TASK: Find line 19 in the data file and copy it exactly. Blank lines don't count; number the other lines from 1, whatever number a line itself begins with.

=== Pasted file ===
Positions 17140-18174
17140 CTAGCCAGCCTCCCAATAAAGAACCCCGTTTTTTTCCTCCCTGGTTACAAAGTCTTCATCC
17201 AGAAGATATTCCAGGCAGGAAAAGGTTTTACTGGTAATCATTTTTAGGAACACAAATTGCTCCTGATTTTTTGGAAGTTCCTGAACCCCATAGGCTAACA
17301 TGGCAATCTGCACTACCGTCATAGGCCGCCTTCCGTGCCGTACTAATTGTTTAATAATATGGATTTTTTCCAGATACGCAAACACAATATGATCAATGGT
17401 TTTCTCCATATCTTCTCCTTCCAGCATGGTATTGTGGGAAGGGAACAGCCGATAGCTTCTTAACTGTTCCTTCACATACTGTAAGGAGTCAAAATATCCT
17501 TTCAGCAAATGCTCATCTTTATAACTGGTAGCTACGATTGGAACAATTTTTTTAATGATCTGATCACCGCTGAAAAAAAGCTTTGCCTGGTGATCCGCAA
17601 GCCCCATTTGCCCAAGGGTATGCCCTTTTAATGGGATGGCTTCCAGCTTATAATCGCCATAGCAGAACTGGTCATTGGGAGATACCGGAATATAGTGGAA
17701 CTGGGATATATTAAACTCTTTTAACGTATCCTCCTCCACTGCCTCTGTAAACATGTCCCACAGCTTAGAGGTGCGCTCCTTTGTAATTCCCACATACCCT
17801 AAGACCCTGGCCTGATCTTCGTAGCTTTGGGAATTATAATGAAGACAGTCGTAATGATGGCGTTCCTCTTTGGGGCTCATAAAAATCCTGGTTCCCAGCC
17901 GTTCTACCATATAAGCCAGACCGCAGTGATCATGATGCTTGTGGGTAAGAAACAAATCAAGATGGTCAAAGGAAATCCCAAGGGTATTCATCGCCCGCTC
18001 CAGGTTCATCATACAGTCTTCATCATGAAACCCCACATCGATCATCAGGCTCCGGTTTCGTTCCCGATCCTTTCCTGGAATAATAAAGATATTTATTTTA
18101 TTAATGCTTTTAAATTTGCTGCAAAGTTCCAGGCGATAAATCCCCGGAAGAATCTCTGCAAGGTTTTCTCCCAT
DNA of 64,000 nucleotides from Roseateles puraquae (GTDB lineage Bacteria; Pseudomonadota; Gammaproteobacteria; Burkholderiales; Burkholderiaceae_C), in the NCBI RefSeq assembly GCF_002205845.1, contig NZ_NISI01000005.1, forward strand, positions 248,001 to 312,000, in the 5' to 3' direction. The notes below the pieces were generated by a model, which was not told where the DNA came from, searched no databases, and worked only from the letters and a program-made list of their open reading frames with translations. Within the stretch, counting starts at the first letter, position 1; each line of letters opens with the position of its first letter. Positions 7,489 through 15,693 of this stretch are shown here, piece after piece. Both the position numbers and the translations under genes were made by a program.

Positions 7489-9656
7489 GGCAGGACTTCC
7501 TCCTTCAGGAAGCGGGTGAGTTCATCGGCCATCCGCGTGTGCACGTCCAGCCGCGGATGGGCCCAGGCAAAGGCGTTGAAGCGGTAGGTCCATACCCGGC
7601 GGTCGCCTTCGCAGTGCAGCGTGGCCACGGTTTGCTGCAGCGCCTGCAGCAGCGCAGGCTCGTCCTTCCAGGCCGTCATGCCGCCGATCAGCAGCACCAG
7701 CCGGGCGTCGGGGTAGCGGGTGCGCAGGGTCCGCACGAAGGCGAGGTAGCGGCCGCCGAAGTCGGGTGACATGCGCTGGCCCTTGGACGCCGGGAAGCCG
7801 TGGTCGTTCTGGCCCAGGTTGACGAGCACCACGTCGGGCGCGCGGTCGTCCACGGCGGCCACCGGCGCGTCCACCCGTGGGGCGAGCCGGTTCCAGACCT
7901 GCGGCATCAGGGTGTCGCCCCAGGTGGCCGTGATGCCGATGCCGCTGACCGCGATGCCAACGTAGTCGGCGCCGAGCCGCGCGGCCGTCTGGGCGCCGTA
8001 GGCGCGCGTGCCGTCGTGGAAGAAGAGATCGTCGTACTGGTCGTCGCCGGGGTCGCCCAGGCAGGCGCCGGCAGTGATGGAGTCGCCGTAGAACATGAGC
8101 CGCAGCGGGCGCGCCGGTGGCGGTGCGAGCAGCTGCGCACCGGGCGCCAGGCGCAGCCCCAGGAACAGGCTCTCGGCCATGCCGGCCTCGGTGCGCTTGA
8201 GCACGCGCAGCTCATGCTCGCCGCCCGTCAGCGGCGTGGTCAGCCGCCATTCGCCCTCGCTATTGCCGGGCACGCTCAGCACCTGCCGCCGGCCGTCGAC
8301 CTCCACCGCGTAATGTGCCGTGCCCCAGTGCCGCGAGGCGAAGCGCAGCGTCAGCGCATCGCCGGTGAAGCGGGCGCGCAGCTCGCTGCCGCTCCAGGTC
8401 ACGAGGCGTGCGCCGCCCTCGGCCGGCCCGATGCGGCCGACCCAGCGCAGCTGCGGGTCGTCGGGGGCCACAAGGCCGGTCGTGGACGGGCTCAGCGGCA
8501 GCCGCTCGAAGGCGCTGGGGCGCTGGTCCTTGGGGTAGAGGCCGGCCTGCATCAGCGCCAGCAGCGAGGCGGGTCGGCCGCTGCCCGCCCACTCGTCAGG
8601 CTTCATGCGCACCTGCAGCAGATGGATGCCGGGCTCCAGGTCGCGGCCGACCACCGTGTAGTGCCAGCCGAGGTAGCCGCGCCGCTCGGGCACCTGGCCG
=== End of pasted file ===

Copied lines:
7801 TGGTCGTTCTGGCCCAGGTTGACGAGCACCACGTCGGGCGCGCGGTCGTCCACGGCGGCCACCGGCGCGTCCACCCGTGGGGCGAGCCGGTTCCAGACCT